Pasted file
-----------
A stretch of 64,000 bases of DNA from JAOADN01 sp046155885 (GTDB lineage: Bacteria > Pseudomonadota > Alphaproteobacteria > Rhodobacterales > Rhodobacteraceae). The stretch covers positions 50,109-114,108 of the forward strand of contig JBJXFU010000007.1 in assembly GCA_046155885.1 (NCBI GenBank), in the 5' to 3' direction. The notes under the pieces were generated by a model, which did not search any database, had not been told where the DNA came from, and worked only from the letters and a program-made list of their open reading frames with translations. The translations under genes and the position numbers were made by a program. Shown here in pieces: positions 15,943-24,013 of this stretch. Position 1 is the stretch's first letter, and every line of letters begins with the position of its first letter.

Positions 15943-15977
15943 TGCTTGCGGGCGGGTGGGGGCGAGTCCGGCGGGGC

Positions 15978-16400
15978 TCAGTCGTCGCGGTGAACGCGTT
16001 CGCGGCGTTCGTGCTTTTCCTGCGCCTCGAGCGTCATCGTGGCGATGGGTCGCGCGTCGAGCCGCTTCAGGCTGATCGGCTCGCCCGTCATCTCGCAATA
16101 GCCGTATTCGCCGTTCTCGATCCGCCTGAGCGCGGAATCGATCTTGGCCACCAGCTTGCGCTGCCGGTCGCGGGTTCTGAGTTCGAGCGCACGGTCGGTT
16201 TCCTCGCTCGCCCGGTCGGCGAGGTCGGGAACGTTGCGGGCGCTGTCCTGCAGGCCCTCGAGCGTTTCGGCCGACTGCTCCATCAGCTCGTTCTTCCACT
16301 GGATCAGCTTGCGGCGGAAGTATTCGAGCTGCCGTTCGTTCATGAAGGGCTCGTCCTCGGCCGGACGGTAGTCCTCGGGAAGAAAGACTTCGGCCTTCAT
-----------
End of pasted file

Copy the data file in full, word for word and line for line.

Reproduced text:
A stretch of 64,000 bases of DNA from JAOADN01 sp046155885 (GTDB lineage: Bacteria > Pseudomonadota > Alphaproteobacteria > Rhodobacterales > Rhodobacteraceae). The stretch covers positions 50,109-114,108 of the forward strand of contig JBJXFU010000007.1 in assembly GCA_046155885.1 (NCBI GenBank), in the 5' to 3' direction. The notes under the pieces were generated by a model, which did not search any database, had not been told where the DNA came from, and worked only from the letters and a program-made list of their open reading frames with translations. The translations under genes and the position numbers were made by a program. Shown here in pieces: positions 15,943-24,013 of this stretch. Position 1 is the stretch's first letter, and every line of letters begins with the position of its first letter.

Positions 15943-15977
15943 TGCTTGCGGGCGGGTGGGGGCGAGTCCGGCGGGGC

Positions 15978-16400
15978 TCAGTCGTCGCGGTGAACGCGTT
16001 CGCGGCGTTCGTGCTTTTCCTGCGCCTCGAGCGTCATCGTGGCGATGGGTCGCGCGTCGAGCCGCTTCAGGCTGATCGGCTCGCCCGTCATCTCGCAATA
16101 GCCGTATTCGCCGTTCTCGATCCGCCTGAGCGCGGAATCGATCTTGGCCACCAGCTTGCGCTGCCGGTCGCGGGTTCTGAGTTCGAGCGCACGGTCGGTT
16201 TCCTCGCTCGCCCGGTCGGCGAGGTCGGGAACGTTGCGGGCGCTGTCCTGCAGGCCCTCGAGCGTTTCGGCCGACTGCTCCATCAGCTCGTTCTTCCACT
16301 GGATCAGCTTGCGGCGGAAGTATTCGAGCTGCCGTTCGTTCATGAAGGGCTCGTCCTCGGCCGGACGGTAGTCCTCGGGAAGAAAGACTTCGGCCTTCAT